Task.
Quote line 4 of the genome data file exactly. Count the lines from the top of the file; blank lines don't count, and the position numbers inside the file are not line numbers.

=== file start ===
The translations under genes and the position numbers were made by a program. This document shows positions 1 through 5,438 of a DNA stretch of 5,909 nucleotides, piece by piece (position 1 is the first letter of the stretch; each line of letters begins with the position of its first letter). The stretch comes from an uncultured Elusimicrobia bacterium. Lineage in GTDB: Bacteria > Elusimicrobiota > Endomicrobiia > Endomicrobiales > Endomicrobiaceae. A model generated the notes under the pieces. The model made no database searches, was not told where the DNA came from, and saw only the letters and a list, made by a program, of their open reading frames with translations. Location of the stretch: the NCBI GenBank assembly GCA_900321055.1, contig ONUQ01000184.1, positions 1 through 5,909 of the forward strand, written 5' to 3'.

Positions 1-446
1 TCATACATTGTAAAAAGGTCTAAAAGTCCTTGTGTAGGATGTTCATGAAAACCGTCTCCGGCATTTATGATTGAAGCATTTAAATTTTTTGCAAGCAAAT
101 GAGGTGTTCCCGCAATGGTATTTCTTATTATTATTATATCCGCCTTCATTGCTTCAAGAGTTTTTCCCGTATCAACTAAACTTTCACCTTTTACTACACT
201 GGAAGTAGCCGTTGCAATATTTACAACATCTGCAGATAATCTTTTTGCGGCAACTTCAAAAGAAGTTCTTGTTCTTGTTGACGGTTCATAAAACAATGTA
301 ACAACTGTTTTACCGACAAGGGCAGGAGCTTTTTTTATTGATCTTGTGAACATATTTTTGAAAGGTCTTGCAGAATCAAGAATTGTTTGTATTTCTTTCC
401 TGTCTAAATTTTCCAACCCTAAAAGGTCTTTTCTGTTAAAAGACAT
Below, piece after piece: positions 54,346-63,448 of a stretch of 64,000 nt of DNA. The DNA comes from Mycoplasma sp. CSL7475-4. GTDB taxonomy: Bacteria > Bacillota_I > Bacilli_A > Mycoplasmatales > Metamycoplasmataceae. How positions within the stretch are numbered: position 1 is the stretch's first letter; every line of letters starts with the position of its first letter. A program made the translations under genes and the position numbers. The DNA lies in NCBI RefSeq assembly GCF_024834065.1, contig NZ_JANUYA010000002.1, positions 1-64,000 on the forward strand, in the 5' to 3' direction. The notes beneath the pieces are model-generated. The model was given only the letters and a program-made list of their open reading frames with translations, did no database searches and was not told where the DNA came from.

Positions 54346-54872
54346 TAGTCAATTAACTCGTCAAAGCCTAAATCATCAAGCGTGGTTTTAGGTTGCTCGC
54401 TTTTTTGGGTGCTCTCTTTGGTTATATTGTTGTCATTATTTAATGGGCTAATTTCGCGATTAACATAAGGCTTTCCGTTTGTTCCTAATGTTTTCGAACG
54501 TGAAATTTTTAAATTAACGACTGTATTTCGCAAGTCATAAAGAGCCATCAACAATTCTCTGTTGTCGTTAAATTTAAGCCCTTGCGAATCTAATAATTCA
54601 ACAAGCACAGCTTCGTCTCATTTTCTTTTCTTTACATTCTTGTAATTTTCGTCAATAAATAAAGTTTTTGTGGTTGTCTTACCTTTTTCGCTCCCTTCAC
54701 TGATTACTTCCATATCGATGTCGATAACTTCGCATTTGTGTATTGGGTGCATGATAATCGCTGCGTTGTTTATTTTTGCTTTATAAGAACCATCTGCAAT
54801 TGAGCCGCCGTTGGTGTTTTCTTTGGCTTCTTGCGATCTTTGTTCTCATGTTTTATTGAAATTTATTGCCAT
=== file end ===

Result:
101 GAGGTGTTCCCGCAATGGTATTTCTTATTATTATTATATCCGCCTTCATTGCTTCAAGAGTTTTTCCCGTATCAACTAAACTTTCACCTTTTACTACACT